A restaurant connected to a piece of Austin cultural history has closed.


The new owners of Thai Spice knew they had a good marketing opportunity on their hands when they purchased the restaurant on the Drag in 2013. David Roberts and his wife, Noi Sukkij, changed the name to "Thai, How Are You?" as a nod to the famous Daniel Johnston mural on its southern-facing exterior wall.


The owners announced on the "Thai, How Are You?" website that they have decided to close after seven-plus years of business. The note from Roberts and Sukkji on the restaurant’s website reads:


"Dear Customers,


After careful consideration during the break we have decided to close the restaurant.


We know this decision will disappoint so many of you who made us your regular spot and it breaks Noi’s heart to walk away.


Thank you for honoring us with your patronage and for allowing us to serve you!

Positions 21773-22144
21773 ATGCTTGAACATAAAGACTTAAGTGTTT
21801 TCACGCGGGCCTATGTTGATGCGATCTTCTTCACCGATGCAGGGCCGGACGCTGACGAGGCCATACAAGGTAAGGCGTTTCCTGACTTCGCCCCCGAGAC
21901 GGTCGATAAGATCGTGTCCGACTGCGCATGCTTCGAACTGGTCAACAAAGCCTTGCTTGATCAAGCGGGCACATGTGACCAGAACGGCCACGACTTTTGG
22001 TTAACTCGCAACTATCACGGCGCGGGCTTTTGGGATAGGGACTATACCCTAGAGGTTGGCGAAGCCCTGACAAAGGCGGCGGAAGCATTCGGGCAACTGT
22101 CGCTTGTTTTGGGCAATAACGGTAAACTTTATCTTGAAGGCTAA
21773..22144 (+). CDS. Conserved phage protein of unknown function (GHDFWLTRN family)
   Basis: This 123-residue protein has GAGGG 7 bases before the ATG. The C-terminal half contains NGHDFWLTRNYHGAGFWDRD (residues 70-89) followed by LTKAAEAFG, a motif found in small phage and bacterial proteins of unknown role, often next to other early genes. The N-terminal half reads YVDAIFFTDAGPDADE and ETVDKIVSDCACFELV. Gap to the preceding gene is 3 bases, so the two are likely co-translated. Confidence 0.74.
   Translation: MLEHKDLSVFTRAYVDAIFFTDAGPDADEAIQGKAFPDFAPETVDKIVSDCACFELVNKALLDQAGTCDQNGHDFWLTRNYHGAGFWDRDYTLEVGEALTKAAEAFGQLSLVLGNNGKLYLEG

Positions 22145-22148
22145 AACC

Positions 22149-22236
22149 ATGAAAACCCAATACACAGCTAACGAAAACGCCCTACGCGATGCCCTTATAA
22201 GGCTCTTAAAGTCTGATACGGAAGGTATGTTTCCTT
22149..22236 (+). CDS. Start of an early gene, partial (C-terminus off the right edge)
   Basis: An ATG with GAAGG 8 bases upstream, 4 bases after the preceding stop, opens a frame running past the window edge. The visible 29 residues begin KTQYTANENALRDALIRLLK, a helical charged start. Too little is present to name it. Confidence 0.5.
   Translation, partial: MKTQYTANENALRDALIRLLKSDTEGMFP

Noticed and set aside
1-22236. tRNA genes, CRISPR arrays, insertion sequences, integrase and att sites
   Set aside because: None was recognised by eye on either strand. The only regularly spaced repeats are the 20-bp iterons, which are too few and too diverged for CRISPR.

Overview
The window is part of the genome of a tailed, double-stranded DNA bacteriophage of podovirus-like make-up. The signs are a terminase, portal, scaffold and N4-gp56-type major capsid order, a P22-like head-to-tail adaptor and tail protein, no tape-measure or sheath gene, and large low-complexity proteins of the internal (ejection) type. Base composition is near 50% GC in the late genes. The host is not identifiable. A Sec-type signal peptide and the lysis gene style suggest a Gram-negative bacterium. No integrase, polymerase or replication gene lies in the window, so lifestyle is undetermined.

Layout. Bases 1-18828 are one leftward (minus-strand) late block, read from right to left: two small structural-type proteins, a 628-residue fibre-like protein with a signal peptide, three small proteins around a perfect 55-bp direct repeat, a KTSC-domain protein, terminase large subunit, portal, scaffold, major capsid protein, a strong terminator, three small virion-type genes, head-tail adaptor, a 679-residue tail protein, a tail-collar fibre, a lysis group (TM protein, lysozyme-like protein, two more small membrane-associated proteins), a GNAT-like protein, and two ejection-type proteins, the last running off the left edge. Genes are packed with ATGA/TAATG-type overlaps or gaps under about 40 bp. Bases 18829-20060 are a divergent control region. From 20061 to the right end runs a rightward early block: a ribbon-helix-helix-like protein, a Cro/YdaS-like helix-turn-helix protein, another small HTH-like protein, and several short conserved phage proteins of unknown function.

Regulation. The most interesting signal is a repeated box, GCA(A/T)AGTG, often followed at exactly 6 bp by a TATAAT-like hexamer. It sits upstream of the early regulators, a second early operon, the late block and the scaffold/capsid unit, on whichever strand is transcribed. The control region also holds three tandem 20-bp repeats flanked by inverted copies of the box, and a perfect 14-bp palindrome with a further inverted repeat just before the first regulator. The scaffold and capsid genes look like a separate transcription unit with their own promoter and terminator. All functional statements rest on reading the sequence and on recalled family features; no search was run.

We will miss most of you a lot, some of you a little and a couple of you not so much at all.


To all of you, we hope you enjoy the best of luck in 2020 and beyond!"


After researching the history of Johnston, whose mural is constantly being photographed by passers-by, Roberts decided after purchasing the restaurant to capitalize on the musician's fame in an attempt to drive traffic to the restaurant. The restaurant's name change from Thai Spice, where Roberts had been an employee, included updates to signage and the menu, and Sukkij introduced more traditional recipes from her native northeast Thailand.


Roberts reached a financial agreement with the Johnston family to appropriate the famous slogan as part of the restaurant's new name.


The famous mural, which went up on the side of Sound Exchange in 1993 and probably received its greatest fame when Kurt Cobain wore a t-shirt on MTV bearing its likeness, has attracted its fair share of attention over the years. In 2004, previous tenant Baja Fresh Mexican Grill stepped back from plans to eliminate the mural.


Public Travis County records show that the property was sold in the summer of 2018. There’s no word yet on the future of the space or the mural, but the Statesman has reached out to the listed land owner.